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Metal Halide Systems Indoors for the winter

September 01, 2010 | 19238 Views | 0 Comments

Metal Halide Bulb and HoodThis entry is meant to introduce you to the idea of Metal Halide H.I.D. lighting systems and how they open new doors for growing ornamental plants indoors. Where I live I am not allowed to have any type of Greenhouse behind my house (thanks to my Home Owners Association). Thus I’ve had to get creative and use an alternative means of keeping my vast array of Tropical Plants alive, especially those of the non-hardy variety.

To do this I’ve had to make an investment in H.I.D. bulbs, ballasts, and hoods; and in doing so I can grow just about anything I could in a greenhouse from within the comfort of m own garage. Most of the information in this article comes from specialty-lights.com, a source we trust and buy from regularly to meet our needs for HID systems.

So what is H.I.D. anyway? H.I.D. lighting stands for High Intensity Discharge, which is a special type of lighting that is much more intense than most other light sources available. HID lighting includes both High Pressure Sodium (HPS) and Metal Halide (MH) lighting. MH and HPS grow lights produce stronger, healthier seed starts, faster maturing plants, higher yields and increased flowering. HPS and Metal Halide lighting not only supplements sunlight but can replace it during the winter months entirely (which is what we do). The light spectrum range produced by HPS or Metal Halide light bulbs enhances the natural light derived from the sun. In addition HPS and Metal Halide lighting is energy efficient and only requires about the same amount of energy as a standard kitchen appliance. The life of MH and HPS bulbs ranges from 6,000 to 20,000 hours depending on the wattage and bulb type. In our case, we’re using Metal Halide bulbs only. Metal halides are extremely power plant lamp systems that produce a strong output of the blue spectrum, which will promote strong vegetative growth in plants. This blue spectrum is most needed by plants for rapid growth. It's the best type of light to be used as a primary light source (if little or no natural sunlight is available). If you are growing leafy plants such as most ornamental tropicals then a Metal Halide bulb is sufficient. Metal halide plant growth lamp systems can be used as the primary light source to grow plants from start to finish. If you’re interested in learning more on HPS systems, check back in the coming weeks, as we’ll be talking about those as well.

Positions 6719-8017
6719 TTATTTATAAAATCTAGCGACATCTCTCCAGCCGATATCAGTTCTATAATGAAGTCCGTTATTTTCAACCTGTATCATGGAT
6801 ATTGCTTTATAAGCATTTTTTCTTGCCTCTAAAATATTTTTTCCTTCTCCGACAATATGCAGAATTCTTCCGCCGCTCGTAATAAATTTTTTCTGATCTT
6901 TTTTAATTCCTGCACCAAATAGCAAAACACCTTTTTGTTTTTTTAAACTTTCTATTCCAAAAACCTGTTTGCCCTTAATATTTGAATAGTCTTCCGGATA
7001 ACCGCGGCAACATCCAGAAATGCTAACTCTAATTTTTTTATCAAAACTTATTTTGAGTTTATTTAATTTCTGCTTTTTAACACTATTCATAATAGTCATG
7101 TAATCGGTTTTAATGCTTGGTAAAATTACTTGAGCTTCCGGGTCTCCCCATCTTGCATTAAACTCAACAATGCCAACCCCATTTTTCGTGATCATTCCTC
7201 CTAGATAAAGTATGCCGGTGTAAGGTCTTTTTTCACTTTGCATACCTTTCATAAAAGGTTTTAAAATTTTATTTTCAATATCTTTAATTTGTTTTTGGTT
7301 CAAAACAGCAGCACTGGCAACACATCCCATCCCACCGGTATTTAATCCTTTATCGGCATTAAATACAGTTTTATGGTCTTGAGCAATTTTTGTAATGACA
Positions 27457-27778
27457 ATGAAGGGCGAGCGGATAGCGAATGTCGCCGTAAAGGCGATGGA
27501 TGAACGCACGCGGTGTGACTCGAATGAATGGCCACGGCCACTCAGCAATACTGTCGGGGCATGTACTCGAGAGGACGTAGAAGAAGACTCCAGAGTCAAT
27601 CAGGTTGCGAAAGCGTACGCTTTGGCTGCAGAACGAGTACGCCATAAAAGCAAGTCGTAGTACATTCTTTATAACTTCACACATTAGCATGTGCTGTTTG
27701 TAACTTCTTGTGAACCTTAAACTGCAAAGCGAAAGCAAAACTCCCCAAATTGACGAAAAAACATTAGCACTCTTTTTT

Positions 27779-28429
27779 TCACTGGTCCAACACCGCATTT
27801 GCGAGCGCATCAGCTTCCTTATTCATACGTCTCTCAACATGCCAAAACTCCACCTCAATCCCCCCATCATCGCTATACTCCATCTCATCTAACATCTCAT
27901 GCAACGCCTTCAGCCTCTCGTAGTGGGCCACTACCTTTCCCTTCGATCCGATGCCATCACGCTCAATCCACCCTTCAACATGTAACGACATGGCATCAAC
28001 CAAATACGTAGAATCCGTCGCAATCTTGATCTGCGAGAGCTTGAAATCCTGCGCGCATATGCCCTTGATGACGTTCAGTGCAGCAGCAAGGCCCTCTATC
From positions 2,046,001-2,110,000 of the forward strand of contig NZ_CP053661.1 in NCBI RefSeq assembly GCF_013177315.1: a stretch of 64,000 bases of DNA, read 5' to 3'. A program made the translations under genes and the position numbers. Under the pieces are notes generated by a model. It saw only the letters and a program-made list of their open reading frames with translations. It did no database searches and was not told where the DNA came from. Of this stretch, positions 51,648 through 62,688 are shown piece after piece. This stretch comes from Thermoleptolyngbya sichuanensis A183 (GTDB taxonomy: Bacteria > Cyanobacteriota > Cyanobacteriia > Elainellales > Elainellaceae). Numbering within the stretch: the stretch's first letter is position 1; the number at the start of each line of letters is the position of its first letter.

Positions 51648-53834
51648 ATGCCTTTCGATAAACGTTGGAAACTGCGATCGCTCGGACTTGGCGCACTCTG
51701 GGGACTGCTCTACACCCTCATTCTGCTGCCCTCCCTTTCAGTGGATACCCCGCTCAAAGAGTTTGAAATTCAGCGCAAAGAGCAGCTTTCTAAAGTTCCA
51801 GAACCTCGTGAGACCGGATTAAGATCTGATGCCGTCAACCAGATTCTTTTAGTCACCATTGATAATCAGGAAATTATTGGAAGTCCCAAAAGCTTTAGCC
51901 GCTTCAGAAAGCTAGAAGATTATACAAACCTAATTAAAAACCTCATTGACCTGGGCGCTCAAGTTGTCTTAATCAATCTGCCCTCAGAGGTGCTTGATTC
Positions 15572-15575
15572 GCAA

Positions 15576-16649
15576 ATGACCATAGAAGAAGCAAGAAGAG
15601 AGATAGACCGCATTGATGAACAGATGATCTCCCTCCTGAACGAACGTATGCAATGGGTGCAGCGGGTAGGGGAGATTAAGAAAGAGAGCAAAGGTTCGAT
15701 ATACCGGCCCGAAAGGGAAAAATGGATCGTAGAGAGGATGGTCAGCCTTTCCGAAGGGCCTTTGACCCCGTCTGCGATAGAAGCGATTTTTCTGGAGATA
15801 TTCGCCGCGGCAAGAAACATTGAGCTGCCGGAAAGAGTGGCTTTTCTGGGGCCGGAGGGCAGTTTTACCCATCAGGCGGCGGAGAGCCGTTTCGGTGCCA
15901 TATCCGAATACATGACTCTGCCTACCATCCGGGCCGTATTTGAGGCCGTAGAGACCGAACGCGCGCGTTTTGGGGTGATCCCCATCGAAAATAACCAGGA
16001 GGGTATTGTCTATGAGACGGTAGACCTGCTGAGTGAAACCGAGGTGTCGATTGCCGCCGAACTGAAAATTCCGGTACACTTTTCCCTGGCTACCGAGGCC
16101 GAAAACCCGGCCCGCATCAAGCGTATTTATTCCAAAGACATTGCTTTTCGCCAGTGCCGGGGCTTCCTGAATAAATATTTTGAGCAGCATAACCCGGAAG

So why are HID’s so much more efficient than fluorescent bulbs or regular bulbs? That all comes down to how you measure light – which, and we won’t lie, can be quite complicated, but let’s dive in. If all the technical stuff doesn’t interest you, just skip to the next page. The "color" of light sources comes from a complicated relationship derived from a number of different measurements, including correlated color temperature (CCT) or Kelvin temperature (K), color rendering index (CRI), and spectral distribution (PAR Watts). However, color is most accurately described by a combination of Kelvin temperature and CRI. Color Rendering Index - CRI CRI is a numeric indication of a lamp's ability to render individual colors accurately. The CRI value comes from a comparison of the lamp's spectral distribution to the standard (e.g. a black body or the daytime sky) at the same color temperature. The higher the CRI the more natural and vibrant the colors will look. A bulb with a CRI of 85 or higher is excellent being that the sun has a CRI of 100. Standard Metal Halide bulbs have a CRI of about 70, so only 70% of colors will be rendered correctly. HPS bulbs have a CRI of 22. What is the Color Temperature or "K" - Kelvin Rating? The K rating is a generalized form of addressing the color output of a Light Bulb. Color Temperature is not how hot the lamp is. Color temperature is the relative whiteness of a piece of tungsten steel heated to that temperature in degrees Kelvin. HPS has a warm (red) color temperature of around 2700K as compared to MH at 4200K, which has a cool (blue) color temperature. The higher the kelvin temperature gets, the bluer. 10k lamps seem to be a nice crisp white, while higher kelvin can go from a blue/white to very blue and lower kelvin seem more like that of sunlight (6500k). Metal Halide bulbs go up to 20,000K (commonly used in aquariums) providing the bluest light. What is Spectral Energy Distribution & PAR Watts? The total visible spectrum is perceived by us humans as white light, but the "white light" is actually separated into a spectrum of colors from violet to blue, to green, yellow, orange and red made up of different wavelengths. Plants use the blue to red part of the spectrum as their energy source for photosynthesis. The different combination and the relative intensity of various wavelengths of light determine the CRI of a light source. Only part of solar radiation is used by plants for photosynthesis. This active radiation Photo synthetically Active Radiation (PAR) contains the wavelengths between 400 and 700 nanometers and falls just within the visible spectrum (380 - 770nm). The light in this region is called PAR watts when measuring the total amount of energy emitted per second. PAR watts directly indicate how much light energy is available for plants to use in photosynthesis. What is the Lumen Measurement? Lumen is a measurement of light output. It refers to the amount of light emitted by one candle that falls on one square foot of surface located at a distance of one foot from the candle. Traditionally, lumens have been the benchmark of a lamps ability to grow plants; meaning the brighter the lamp the better the plant. However, studies have shown that a broader color spectrum lamp will perform much better than a lamp with high lumen output, especially when it comes to plant growth.